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UI study shows fewer nitrates in water


CHAMPAIGN — A new study from the University of Illinois has good news about water quality in the state. There are fewer nitrates in the Illinois River than there were in the 80’s or 90’s. Researchers say it’s at least 10% less than what it used to be. The goal is to cut nitrates by 45% since they flow from the Illinois River to the Mississippi and on into the Gulf of Mexico. Farmers and agriculture companies are working together to help make that happen.

It’s been a tricky start to planting season for farmers, to say the least.

“It’s been an okay spring,” said John Reifsteck, who is a farmer in Champaign. “It’s been cold. It’s been wet.”

Reifsteck’s corn is planted and starting to come up already, but he’s still working on getting beans in the ground.

“Planting is the most critical part of the farming operation because when you get a crop planted well, you get a good crop established, then you have a great opportunity for good yields,” said Reifsteck.

Even before they start thinking about planting, farmers are fertilizing. And with time, they’ve learned better ways to do it.

“As opposed to treating one whole field as a field and putting one rate of fertilizer, we just don’t do that anymore,” said Reifsteck.

“Apply them at the right times with the right sources and at the right rates, so we’re using the nutrients as best as we can,” said Lance Ruppert, who is Growmark’s director of agronomy.

Ruppert works with farmers across central Illinois. He says technology is making it easier for them take care of crops, without letting too much leak into the groundwater.

“With nitrogen, we’re using stabilizers to try to hold the nitrogen in place longer until the crop can take it up,” said Ruppert. “That’s the end goal, for the crop to use it effectively. We’re trying to do environmentally-friendly practices.”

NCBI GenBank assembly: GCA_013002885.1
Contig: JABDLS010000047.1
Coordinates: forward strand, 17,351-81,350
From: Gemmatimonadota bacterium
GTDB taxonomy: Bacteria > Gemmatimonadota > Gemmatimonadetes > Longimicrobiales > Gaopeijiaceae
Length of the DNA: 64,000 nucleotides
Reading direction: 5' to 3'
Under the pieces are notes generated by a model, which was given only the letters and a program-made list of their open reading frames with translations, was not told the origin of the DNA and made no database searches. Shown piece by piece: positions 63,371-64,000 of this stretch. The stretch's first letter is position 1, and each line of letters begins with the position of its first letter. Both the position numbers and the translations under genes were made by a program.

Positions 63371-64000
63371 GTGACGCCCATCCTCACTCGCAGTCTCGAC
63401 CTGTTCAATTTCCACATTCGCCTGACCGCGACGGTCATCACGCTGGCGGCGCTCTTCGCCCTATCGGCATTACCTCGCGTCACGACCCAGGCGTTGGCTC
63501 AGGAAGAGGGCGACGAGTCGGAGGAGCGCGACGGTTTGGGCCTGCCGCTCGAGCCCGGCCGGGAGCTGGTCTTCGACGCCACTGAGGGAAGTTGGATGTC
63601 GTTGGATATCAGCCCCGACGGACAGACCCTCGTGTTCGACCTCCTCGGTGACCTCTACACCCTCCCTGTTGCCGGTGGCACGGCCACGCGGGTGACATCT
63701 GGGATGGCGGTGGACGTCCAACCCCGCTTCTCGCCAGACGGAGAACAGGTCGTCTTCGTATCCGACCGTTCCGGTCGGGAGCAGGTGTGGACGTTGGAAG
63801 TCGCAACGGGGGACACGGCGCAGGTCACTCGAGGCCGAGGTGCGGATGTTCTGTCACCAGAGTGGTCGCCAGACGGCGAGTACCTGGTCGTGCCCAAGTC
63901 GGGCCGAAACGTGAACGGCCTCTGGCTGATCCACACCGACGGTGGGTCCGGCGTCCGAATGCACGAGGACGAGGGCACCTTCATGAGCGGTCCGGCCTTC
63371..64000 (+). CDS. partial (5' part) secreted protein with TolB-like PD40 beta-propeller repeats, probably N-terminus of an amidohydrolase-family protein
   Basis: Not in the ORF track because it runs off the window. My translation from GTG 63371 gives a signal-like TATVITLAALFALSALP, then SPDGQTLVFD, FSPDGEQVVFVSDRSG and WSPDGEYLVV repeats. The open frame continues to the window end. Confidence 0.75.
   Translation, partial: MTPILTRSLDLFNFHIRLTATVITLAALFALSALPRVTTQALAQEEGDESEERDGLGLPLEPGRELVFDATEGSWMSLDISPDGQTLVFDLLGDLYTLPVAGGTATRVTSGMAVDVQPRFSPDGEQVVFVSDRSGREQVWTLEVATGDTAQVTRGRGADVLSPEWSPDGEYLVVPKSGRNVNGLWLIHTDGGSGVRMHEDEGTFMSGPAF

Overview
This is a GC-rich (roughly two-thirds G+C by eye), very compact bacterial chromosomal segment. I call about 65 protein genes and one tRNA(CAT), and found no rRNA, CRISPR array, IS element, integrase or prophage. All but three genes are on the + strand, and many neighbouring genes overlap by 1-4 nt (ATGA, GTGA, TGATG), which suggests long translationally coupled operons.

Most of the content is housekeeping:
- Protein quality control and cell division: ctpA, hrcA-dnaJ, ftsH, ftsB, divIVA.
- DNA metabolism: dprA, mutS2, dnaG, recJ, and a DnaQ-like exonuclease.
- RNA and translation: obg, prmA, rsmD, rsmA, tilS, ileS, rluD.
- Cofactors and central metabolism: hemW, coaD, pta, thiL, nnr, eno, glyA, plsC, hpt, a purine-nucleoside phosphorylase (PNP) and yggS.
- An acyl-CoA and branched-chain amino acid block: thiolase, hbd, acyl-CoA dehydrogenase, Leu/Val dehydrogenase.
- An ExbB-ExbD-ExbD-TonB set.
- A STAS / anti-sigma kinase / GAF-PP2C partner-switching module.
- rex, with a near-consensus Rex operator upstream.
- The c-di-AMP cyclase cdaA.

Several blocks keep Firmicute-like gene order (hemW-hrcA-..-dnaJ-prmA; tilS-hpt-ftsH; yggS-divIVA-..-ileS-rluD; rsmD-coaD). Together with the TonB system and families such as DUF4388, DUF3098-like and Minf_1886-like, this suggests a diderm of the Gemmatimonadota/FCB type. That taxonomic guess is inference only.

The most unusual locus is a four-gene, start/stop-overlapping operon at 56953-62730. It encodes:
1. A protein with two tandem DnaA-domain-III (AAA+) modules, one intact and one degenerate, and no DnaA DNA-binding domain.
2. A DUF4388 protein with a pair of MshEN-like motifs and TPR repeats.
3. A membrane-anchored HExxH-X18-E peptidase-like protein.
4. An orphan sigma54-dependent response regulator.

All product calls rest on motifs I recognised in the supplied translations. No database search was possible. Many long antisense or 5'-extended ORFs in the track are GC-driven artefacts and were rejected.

Ag experts say they’re happy to hear about lower nitrate levels, since they’ve been working on new strategies and farmers say they’re looking forward to the rest of the season.

“I’ve been doing this quite a while now,” said Reifsteck. “I’ve had wet years. I’ve had dry years. The crop will get planted. We will harvest a crop this fall. I’m optimistic about that. We just don’t know how much and we don’t know how much we’re going to sell it for.”

Keeping the nitrates in the soil is also better for farmers economically. Researchers say higher corn yields have also been connected to lower nitrate levels in groundwater.

The state’s water survey researchers say conditions haven’t been ideal for farmers. The ground has been wetter and cooler than usual through the middle of the month. Soil temps are about 58 degrees, which is six degrees below average. Moisture underground was highest in southern Illinois.

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